Why You Need To Know Where You Are Before You Can Tell Your Suspenders From Your Braces (And The Confusion It Causes If You Don’t!)

3 Nov

Many years ago, I was at an academic conference when I asked an American colleague to point out a rather eminent researcher I wanted to meet.  She told me he was the one wearing the bright red suspenders. I almost choked on my beer. Then I realised she wasn’t trying to be funny.  This was when I got my first inkling that suspenders meant something very different in US English than in British English.

When I started writing novels, I began to notice other differences too. For example, single and double quotation marks are used the opposite way round depending on which side of the Atlantic you come from. Similarly, there are words that just seem to have no equivalents between British English and US English, such as ‘Fancy’ (as in to like someone), ‘Dodgy’ and ‘Knock-on effect’ (which don’t really seem to have any easily definable translation). What makes it more confusing is that I’m Scottish, where we have words like ‘outwith’ (which means something along the lines of ‘Not part of’ but it’s more nuanced than that) which are no recognised in the rest of the UK, and even that I’m from Glasgow where the word ‘How’ is widely used instead of ‘Why’ (very logical since it’s a shortening of ‘How Come?’).

I think all this highlights what George Bernard Shaw once said: ‘England and America are two countries separated by a common language’. This seems to also apply to Scotland and England, and indeed, within Scotland, between Glasgow and Edinburgh, even though they are only about thirty miles apart.

By the way, in case you are wondering, suspenders in the US are what British people call braces (as in the things men use to hold up their trousers when they don’t use a belt).  In Britain, suspenders are what women would use to hold up their stockings. It then doesn’t help that in the US trousers are called pants, while in the UK pants are underwear.  When I was invited to a party in the US at one point and asked what to wear, I was told ‘Dress casual, just wear pant and suspenders’. As a  Brit (or indeed a Scot), boy, did I get the wrong idea of what type of party that was!

The serious question behind this posting is this. How much should you re-edit work beyond your native version of English to play to other markets? Brits seem to quite happy accept novels written in American English, but is the same true the other way round? Personally, to me it looks and feels wrong to write using US conventions, but will sticking to my (British and, indeed, Scottish) guns make my work less popular or more criticised if I try to sell it in the US market place?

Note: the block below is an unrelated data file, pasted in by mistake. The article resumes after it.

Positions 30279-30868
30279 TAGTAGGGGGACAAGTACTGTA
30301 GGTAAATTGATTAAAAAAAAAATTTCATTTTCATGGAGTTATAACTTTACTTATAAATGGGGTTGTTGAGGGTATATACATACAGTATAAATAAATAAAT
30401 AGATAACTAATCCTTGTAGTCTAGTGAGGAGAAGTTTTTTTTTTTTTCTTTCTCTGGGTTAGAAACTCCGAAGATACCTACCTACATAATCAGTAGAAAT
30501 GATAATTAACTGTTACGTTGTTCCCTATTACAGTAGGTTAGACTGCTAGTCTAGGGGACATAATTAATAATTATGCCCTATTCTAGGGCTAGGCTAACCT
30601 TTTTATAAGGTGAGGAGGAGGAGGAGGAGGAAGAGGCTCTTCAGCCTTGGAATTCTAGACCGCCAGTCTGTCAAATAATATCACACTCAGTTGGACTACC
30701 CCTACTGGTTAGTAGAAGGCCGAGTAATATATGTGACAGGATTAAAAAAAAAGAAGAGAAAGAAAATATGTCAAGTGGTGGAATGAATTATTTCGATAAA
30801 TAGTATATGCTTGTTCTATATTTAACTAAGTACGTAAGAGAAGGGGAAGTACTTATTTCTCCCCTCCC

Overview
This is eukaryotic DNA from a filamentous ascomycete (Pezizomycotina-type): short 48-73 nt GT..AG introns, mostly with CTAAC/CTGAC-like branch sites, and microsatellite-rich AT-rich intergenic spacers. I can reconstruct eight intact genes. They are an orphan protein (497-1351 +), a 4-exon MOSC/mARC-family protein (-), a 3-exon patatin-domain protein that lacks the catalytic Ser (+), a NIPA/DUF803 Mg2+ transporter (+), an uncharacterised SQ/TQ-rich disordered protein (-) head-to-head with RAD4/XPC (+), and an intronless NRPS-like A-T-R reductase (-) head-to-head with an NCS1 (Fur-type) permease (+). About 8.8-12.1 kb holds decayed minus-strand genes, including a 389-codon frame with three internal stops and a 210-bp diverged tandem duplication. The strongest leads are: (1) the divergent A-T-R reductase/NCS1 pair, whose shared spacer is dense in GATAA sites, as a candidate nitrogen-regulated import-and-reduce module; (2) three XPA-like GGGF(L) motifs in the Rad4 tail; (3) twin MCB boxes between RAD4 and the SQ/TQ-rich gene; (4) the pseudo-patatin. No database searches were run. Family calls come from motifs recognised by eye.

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From the author of For Those In Peril On The Sea, a tale of post-apocalyptic survival in a world where zombie-like infected rule the land and all the last few human survivors can do is stay on their boats and try to survive. Now available in the UK. Click here or visit www.forthoseinperil.net to find out more.

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3 Responses to “Why You Need To Know Where You Are Before You Can Tell Your Suspenders From Your Braces (And The Confusion It Causes If You Don’t!)”

  1. brynbenning 03/11/2012 at 14:08 #

    Hi Colin- I think it depends on the setting of your book. I remember reading a book by a British author that took place in Washington, DC. He used phrases like, “We’ll send a car to collect you.” which is not a common phrase here. (Most of us in the DC area would say, “We’ll send a car to pick you up.”) That sort of thing brought me out of the story. On the other hand, I had no trouble enjoying his books that were set in the UK because I understood that I was reading British lingo and it made the story that much more authentic for me.

    Where does your book take place?

    • cmdrysdale 03/11/2012 at 14:29 #

      Hi Bryn,

      Thanks for your your thoughts on this. My book is primarily set in the northern Bahamas (which just adds to the confusion since they mix British and American English, as well as their own variations) and the characters in it are a mix of Brits, Americans and Bahamians (although I’ve tried to avoid writing anything in a Bahamian accent – that’s just too difficult!).

      Your point that having US characters use British terms can bring you out of the story is interesting. Now from a British perspective, it’s hard to know when you are using everyday terms that are national variants since this is your usual language and you are sometimes unaware of the international variations. I was caught out by this already when I had one American kid say to another one, ‘You fancy her, don’t you?’, which a Bahamiam friend of mine pointed out, just wouldn’t happen. I’m hoping my editor will help pick these up, but then again, she is British too and I worry that between us we might still miss some.

      If only someone could invent an app to translate speach between British and American English…

      All the best,

      Colin

Trackbacks/Pingbacks

  1. When The Same Words Mean Different Things To Different People | Colin M. Drysdale - 24/04/2014

    […] then there’s the whole pants and suspenders confusion again. In North America, this is normal male attire. In Britain, it most definitely isn’t, […]

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